Lawyer Serving Solely as Negotiator
As a general rule, if a transactional lawyer or in-house counsel serves purely as a negotiator, then the client risks losing the attorney-client privilege. In the seminal case of Georgia-Pacific Corp. v. GAF Roofing Mfg. Corp., No. 93 Civ. 5125, 1996 U.S. Dist. LEXIS 671 (S.D.N.Y. Jan. 25, 1996), Michael Scott, an environmental lawyer and in-house counsel for defendant GAF, was asked to review various documents related to GAF's proposed acquisition of Georgia-Pacific's assets, and to comment on various environmental issues raised by the acquisition. Scott did that and also served as the negotiator for various environmental provisions in a contract related to the acquisition.The deal fell apart, and Georgia-Pacific filed suit. Georgia-Pacific sought to compel Scott's testimony regarding his recommendations and other communications about the negotiations. In response to GAF's contention that the communications were protected by the attorney-client privilege, Georgia-Pacific argued that Scott was not acting in his legal capacity but rather as a negotiator, and thus the privilege was not applicable.

The court held that the attorney-client privilege did not apply. The court reasoned that Scott was not exercising a lawyer's traditional function. Rather, the court found that Scott was acting as a negotiator on behalf of management in a business capacity. The court concluded that conversations regarding the status and development of the negotiations, the trade-offs that Scott perceived Georgia-Pacific was willing to make, and GAF's options, all involved business judgments of environmental risks. The court held that such reporting of developments in negotiations was sufficiently divorced from legal advice and not protected by the attorney-client privilege.

Georgia-Pacific has been criticized by some scholars, including Carol A. Needham (see When Is an Attorney Acting as an Attorney: The Scope of Attorney-Client Privilege as Applied in Corporate Negotiations, 38 S. TEX. L. REV. 681 (1997)). Needham charged that Georgia-Pacific was at best, "poorly reasoned," and noted that the facts of the case indicated that Scott provided at least some legal advice. The then-chair of the American Bar Association Section of Litigation, Barry F. McNeil, also complained in an August 1997 ABA Report on Attorney-Client Privilege for In-House Counsel that Georgia-Pacific's ruling would subject in-house counsel to a stricter standard that is unwarranted and misguided. Despite these criticisms, Georgia-Pacific suggests that the attorney-client privilege may not apply if the court determines that the lawyer-negotiator is acting only as a negotiator. That should be a sufficient word to the wise--proceed with caution.

More recently, a similar issue arose in MSF Holdings, Ltd. v. Fiduciary Trust Co. Int'l, No. 03 Civ. 1818, 2005 U.S. Dist. LEXIS 34171 (S.D.N.Y. Dec. 7, 2005). In this case, two e-mail communications by FTCI's senior vice president and deputy corporate counsel regarding whether to honor a letter of credit were found to fall outside the scope of the attorney-client privilege. In MSF Holdings, the court noted that the analysis of whether the e-mails were protected was complicated by the fact that the business decision of whether to honor the letter of credit was influenced by a consideration of FTCI's legal obligations. Reasoning that the attorney never alluded to a legal principle or engaged in any legal analysis, the court determined that the e-mail communications were predominantly commercial in nature and thus not privileged. The court concluded by noting that the attorney simply did what any business executive would do in deciding whether to honor a letter of credit: she collected facts. The attorney thus primarily relied on her commercial knowledge rather than her legal expertise in making her decision.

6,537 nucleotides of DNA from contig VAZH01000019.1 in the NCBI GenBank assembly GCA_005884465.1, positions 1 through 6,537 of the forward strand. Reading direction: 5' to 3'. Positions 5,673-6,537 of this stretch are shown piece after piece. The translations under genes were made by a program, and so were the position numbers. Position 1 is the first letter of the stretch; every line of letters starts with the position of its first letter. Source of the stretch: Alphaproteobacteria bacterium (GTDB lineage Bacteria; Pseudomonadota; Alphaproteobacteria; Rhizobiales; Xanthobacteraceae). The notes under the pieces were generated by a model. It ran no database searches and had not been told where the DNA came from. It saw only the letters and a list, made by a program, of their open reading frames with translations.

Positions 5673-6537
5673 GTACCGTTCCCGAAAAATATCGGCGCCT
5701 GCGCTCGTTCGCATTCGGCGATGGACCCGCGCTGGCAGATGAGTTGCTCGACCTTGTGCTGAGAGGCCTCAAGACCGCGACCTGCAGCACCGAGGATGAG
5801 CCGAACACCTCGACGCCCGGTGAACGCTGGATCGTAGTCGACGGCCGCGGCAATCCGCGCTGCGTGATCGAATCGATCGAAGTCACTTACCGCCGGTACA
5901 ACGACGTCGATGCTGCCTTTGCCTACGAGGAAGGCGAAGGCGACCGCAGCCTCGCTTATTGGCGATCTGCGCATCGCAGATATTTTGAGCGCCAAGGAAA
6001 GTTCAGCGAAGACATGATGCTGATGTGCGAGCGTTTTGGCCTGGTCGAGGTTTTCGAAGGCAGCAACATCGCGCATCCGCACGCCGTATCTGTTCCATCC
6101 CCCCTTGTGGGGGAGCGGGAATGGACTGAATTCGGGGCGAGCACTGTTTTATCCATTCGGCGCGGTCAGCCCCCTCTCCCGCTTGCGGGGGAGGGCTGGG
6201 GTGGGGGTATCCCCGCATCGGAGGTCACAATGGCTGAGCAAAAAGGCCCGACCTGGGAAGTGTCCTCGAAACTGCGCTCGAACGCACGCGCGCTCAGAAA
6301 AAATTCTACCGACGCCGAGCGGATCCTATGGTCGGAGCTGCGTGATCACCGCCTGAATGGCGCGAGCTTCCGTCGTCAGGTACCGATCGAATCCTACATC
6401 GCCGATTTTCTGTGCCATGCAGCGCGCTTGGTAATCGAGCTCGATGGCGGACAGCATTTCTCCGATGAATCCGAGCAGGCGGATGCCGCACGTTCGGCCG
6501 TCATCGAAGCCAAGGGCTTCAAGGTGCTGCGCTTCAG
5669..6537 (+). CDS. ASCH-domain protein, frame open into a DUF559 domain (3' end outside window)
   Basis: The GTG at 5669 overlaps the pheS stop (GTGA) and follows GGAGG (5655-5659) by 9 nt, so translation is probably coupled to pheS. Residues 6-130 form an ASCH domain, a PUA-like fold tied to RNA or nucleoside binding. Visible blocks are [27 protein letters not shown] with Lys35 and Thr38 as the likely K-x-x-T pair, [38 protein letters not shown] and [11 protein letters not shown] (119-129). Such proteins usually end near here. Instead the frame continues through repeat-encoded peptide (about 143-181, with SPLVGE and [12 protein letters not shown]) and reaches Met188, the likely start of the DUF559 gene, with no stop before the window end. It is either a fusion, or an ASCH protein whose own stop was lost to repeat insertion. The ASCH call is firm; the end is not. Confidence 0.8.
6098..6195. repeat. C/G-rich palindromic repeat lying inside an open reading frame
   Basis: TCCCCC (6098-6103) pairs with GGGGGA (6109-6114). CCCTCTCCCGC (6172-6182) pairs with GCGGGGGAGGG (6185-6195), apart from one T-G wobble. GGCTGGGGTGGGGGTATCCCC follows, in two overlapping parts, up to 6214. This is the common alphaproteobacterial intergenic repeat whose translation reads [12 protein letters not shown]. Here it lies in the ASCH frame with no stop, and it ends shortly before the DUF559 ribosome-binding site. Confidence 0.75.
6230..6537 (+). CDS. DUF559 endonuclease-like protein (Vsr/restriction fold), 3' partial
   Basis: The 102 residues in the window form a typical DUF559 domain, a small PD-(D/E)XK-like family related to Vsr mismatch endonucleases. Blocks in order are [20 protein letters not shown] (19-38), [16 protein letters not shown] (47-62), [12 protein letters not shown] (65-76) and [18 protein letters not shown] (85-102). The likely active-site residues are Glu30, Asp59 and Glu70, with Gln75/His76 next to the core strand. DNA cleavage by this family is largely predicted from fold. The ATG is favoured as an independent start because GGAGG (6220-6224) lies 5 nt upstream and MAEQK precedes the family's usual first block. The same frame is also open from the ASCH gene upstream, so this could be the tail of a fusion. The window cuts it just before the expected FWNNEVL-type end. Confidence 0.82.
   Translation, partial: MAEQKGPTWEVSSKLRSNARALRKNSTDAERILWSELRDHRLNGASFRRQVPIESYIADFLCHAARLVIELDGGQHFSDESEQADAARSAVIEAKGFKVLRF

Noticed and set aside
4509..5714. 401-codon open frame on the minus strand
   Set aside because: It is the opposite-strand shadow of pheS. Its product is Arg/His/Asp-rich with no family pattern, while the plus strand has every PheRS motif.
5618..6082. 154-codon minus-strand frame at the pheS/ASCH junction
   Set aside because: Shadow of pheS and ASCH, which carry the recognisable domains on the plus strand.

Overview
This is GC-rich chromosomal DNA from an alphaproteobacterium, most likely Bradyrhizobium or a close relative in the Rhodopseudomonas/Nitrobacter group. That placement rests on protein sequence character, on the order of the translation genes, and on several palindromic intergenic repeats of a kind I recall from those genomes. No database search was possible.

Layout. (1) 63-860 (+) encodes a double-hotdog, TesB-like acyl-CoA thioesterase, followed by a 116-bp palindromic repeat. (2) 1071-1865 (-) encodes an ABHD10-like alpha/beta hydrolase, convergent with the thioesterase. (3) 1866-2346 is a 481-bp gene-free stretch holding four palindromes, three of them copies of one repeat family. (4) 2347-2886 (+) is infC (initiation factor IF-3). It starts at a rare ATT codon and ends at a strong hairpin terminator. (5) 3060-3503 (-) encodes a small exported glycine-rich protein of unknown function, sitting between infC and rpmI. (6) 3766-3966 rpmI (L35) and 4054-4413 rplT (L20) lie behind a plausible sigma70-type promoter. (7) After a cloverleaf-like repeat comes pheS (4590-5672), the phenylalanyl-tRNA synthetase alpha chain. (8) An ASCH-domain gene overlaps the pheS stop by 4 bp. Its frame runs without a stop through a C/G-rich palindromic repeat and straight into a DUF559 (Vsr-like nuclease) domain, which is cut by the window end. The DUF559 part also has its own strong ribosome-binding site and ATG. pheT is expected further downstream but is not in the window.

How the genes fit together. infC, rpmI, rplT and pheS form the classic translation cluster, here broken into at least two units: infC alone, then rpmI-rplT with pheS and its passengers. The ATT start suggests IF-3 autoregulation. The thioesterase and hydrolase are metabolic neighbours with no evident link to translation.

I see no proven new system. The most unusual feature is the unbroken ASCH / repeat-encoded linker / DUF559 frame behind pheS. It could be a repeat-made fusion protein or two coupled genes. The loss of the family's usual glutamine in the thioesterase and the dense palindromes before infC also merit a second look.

Dual Purpose Communications
In today's legal marketplace, lawyers frequently claim with some justification that they can "add value" by bringing both legal knowledge and business acumen to work for the benefit of the client. A transactional lawyer's communications thus quite often serve a dual purpose, incorporating both legal and business advice. As the United States District Court for the Southern District of New York noted in a 1995 decision, Note Funding Corp. v. Bobian Investment Co., No. 93 Civ. 7427, 1995 U.S. Dist. LEXIS 16605 (S.D.N.Y. Nov. 9, 1995), commercial entities that engage in large and complex financial transactions are inclined to engage the services of lawyers who have the training and experience to handle sophisticated legal and business issues. However, dual purpose communications can present special challenges for the assertion of the attorney-client privilege.

In Note Funding, there was a demand to Bobian Investment to produce several hundred documents related to business negotiations. Note Funding argued that many of the communications handled by Bobian's attorneys concerned business negotiations and analyses and did not involve legal advice; therefore, the privilege should not apply and the documents should be produced. After conducting an in camera review, the court determined that the majority of the documents sought by Note Funding were protected by the attorney-client privilege. The fact that Bobian's attorneys' advice encompassed business as well as legal considerations did not strip the documents of their privilege. The court stated that in cases where the attorney's advice rests "predominantly" on an assessment of legal issues, the privilege should be recognized. In contrast, in cases where the lawyer is consulted solely for business advice based on commercial, rather than legal expertise, the lawyer's communications are not protected.